March is National Social Work Month. The National Association of Social Workers gives us our theme for the year, “Social Work Breaks Barriers.”

Each day social workers help break down barriers that
prevent people from living more fulfilling, enriched lives.


The Texas Alliance of Child and Family Services champions the efforts of social workers across Texas who serve in the child and family welfare space. Their work has the potential to break the barriers that challenge Texas families each day.

We asked some of the several social workers on the TACFS staff how they have “broken barriers” during their careers. Here’s what they said…


I’ve spent a significant portion of my social work career in the area of victim services, supporting child, youth, and adults impacted by domestic and sexual violence. As a medical and legal advocate, I stood in the gap between victims and the systems that often didn’t feel that supportive to them. I worked to advocate for their needs and improve their experiences at hospitals, police stations, and court rooms so they weren’t alone and disregarded.


I became a social worker in 2016, with my primary focus being working with teens who have been abused or neglected who are most often overlooked. I have helped find permanency for teenagers, children with special needs and larger sibling groups. Although working in the child welfare system can be difficult it is also very rewarding. One thing that has been fruitful is reconnecting teenagers back with their biological family members. Some youth were taken into child protective services at such a young age they have no memory of any biological family members. As a social worker being able to make that reconnection and seeing the youth’s face when they see a biological family member in their eyes for the very first time is an indescribable experience. Most often the youth would say “I cannot believe you look like me” or “Do we really have the same blood”. I do believe unadoptable is unacceptable, this is why I choose to be a social worker and advocate for all children.


About 12 years into being a social worker, I was working with a group of nonprofits in Central Texas who were providing services to youth who were going to age out of foster care. One of the organization’s had a lot of private money that funded their programs and the others were highly dependent on public funding. We collectively asked the question.. if we worked together more strategically could we figure out a way to align our resources so that one organization’s wealth could generate more support for all the organizations and thereby exponentially increase services? Turns out, the answer was yes! By forming a collaborative approach and structure, the state’s contract folks were willing to accept the one organization’s private funding as match to then increase the amount of federal funding the other organization’s qualified for – way more than if they were left to find matching money individually. That was the first time I was part of a group that broke down the barriers of a siloed approach to service delivery and funding and the impact was awesome and inspiring!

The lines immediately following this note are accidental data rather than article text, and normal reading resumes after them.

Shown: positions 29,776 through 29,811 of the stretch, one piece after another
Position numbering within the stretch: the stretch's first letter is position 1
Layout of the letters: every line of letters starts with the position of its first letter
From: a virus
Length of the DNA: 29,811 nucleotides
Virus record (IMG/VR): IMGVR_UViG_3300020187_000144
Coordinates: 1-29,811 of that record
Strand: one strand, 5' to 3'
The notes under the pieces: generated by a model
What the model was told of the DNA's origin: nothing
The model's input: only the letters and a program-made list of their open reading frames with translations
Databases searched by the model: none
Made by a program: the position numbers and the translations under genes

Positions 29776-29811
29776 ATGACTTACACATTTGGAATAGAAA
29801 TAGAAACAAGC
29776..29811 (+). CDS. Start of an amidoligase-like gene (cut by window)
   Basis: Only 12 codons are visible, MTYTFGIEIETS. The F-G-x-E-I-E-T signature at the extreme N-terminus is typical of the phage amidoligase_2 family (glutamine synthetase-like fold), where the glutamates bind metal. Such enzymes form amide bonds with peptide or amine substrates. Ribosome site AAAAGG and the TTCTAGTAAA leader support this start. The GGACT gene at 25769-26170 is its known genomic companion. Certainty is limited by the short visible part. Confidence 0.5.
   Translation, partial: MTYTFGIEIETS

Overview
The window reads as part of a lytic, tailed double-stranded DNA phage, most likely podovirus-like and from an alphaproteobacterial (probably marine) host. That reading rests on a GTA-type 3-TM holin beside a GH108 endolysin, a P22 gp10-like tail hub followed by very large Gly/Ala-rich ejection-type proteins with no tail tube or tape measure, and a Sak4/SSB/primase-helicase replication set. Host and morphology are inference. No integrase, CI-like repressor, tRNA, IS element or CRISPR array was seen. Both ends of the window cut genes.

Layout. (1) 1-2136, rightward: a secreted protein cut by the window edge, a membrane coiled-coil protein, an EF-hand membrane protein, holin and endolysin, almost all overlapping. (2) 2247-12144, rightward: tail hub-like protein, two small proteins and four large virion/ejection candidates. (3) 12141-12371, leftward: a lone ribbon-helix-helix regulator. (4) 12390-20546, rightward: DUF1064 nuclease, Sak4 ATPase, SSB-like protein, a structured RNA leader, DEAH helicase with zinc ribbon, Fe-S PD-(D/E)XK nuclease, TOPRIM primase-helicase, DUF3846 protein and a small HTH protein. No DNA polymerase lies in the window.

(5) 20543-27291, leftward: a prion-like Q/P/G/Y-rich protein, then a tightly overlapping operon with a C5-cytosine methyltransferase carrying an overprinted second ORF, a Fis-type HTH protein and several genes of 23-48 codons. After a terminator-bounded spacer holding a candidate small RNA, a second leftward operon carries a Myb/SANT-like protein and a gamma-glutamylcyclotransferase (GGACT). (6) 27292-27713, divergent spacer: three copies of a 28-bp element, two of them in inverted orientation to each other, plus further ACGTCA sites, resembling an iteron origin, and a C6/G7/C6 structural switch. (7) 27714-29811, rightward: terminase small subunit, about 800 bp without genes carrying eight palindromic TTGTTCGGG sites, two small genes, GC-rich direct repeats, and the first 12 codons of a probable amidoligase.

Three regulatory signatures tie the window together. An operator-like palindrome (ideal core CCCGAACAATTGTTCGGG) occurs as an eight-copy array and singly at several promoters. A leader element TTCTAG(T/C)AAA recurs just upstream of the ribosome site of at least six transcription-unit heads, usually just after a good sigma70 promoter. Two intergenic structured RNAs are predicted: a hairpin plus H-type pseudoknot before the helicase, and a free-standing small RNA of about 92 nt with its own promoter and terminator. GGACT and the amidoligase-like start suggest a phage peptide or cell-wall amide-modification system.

For three and a half years, I have worked on a project through the Alliance in collaboration with the University of Texas, School of Social Work, Institute for Child and Family Wellbeing, called the Texas Permanency Outcomes Project, or TXPOP. TXPOP focuses on making the Texas child welfare system more family centered. One of the ways we do this is through foster parent and birth parent collaboration. Children feel better and do better when all the important people who care about them, especially parents and caregivers, are working together. Through TXPOP, I’ve been able to help birth parents and foster parents build relationships, collaborate, and co-care for children. Learn more about how to break the barrier between family to family collaboration.


I break barriers by bringing the clinical field practice from my CPS experience to help prepare that same community to implement Community-Based Care in the long term.